Brig. General Francis T. Nicholls (CSA), Governor, Chief Justice of the Louisiana Supreme Court

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Francis Redding Tillou Nicholls

Birthplace: Donaldsonville, LA, USA
Death: Died in Thibodaux, LA, USA
Cause of death: Heart Failure
Place of Burial: Thibodaux, Louisiana, USA
Immediate Family:

Son of Thomas Clark Nicholls, USA and Louisa Hannah Nicholls
Husband of Caroline Zilpha Nicholls
Father of Francis Welman Nicholls; Caroline Winder Nicholls; Louisa Josephine Nicholls; Harriet Guion Nicholls; Virginia McDaniel Nicholls and 2 others
Brother of Captain Lawrence D. Nicholls (CSA); Robert W Nicholls; Edward F Nicholls; Thomas C Nicholls and Josephine Williamina Pugh

Occupation: 26th and 30th Governor of Louisiana, Lawyer and Confederate General, Chief Justice and Associated Justice of the Louisiana Supreme Court
Managed by: Joel Scott Cognevich
Last Updated:

About Brig. General Francis T. Nicholls (CSA), Governor, Chief Justice of the Louisiana Supreme Court

A conservative Democrat who looked at the antebellum period as a golden age in Louisiana, Francis R. T. Nicholls embodied the "Bourbon" or planter approach to less government-low taxes, few official services and little involvement by blacks in the political processes.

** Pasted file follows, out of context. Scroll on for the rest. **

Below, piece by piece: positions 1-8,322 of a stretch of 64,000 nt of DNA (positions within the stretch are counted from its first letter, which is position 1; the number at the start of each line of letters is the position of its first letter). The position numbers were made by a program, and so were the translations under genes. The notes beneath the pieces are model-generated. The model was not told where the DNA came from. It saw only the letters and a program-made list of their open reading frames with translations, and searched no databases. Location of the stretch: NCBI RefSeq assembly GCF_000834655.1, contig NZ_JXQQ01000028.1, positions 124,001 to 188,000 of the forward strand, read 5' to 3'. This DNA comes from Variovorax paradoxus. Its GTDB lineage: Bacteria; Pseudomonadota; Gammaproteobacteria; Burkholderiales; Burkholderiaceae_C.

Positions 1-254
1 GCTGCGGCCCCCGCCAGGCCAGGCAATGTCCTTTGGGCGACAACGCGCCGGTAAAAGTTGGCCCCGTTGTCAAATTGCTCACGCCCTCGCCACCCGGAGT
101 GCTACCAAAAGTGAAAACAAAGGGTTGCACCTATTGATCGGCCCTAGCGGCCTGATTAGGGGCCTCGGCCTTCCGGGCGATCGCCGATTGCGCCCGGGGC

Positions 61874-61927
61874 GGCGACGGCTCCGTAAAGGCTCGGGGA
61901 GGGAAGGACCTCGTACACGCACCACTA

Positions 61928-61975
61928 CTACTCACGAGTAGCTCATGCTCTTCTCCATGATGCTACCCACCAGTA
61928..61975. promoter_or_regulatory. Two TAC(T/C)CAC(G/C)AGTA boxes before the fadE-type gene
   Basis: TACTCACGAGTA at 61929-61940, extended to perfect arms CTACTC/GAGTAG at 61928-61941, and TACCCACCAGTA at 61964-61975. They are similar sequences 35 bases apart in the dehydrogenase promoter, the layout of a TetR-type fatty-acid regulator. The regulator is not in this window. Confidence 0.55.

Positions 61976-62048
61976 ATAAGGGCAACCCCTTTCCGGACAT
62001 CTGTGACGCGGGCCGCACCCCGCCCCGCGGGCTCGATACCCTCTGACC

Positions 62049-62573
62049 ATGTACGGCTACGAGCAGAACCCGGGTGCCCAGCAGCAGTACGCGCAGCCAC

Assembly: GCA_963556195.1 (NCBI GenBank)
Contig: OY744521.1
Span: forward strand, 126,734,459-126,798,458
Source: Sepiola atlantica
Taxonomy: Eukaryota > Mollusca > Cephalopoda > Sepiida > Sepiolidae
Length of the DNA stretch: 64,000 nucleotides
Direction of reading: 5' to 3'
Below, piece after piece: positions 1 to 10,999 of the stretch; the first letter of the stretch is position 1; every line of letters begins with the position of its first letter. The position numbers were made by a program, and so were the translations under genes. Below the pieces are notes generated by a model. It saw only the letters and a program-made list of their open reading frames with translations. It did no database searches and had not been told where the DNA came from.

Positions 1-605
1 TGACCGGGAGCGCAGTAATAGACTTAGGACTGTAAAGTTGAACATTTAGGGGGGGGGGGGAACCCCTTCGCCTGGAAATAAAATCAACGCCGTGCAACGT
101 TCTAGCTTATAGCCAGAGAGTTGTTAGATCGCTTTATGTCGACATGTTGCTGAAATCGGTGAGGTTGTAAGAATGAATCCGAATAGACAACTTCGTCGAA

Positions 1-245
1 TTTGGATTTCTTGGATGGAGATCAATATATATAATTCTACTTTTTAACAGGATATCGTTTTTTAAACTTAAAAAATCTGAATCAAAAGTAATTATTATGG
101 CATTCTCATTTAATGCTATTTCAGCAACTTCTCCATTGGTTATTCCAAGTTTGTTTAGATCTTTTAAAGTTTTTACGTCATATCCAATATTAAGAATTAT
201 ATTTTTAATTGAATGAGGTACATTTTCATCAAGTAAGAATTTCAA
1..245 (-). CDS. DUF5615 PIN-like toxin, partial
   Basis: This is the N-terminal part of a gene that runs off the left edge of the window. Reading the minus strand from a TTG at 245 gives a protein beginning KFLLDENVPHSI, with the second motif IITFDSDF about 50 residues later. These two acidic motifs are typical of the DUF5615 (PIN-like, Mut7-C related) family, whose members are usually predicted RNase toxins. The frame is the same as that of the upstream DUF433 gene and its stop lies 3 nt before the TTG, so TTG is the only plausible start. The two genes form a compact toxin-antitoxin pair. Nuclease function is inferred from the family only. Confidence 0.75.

Nicholls became Governor as part of the national compromise of 1877. In return for Louisiana's presidential electoral votes, Rutherford B. Hayes recognized Nicholls' victory over Stephen B. Packard.

Nicholls still had to determine which of the rival legislatures would act as the official institution. Nicholls convinced some Republicans to join his Democratic faction to give it the necessary quorum.

His first administration battled three corrupt men with great power: State Treasurer, Edward Burke; Samuel James, operator of the convict lease system, and Lieutenant Governor Louis Wiltz, a defender of the Louisiana Lottery.

Wiltz presided over the Constitutional Convention of 1879 which reapportioned the legislature, moved the capital back to Baton Rouge, lowered taxes and cut a year from Nicholls' term.

Nicholls fought the corrupt Louisiana Lottery throughout his second term. He lost the battle when the state Supreme Court revoked his dissolution of the lottery. Nicholls won the war, however, when the Federal government outlawed the use of mails to sell lottery tickets.

Nicholls later became a Supreme Court Justice himself, serving until his retirement in 1911.

He died in Thibodaux in 1912.

Francis Redding Tillou Nicholls (August 20, 1834 – January 4, 1912) was an American attorney, politician, judge, and a brigadier general in the Confederate States Army during the American Civil War. He served two terms as the 28th Governor of Louisiana, first from 1876 to 1880 and then from 1888 to 1892.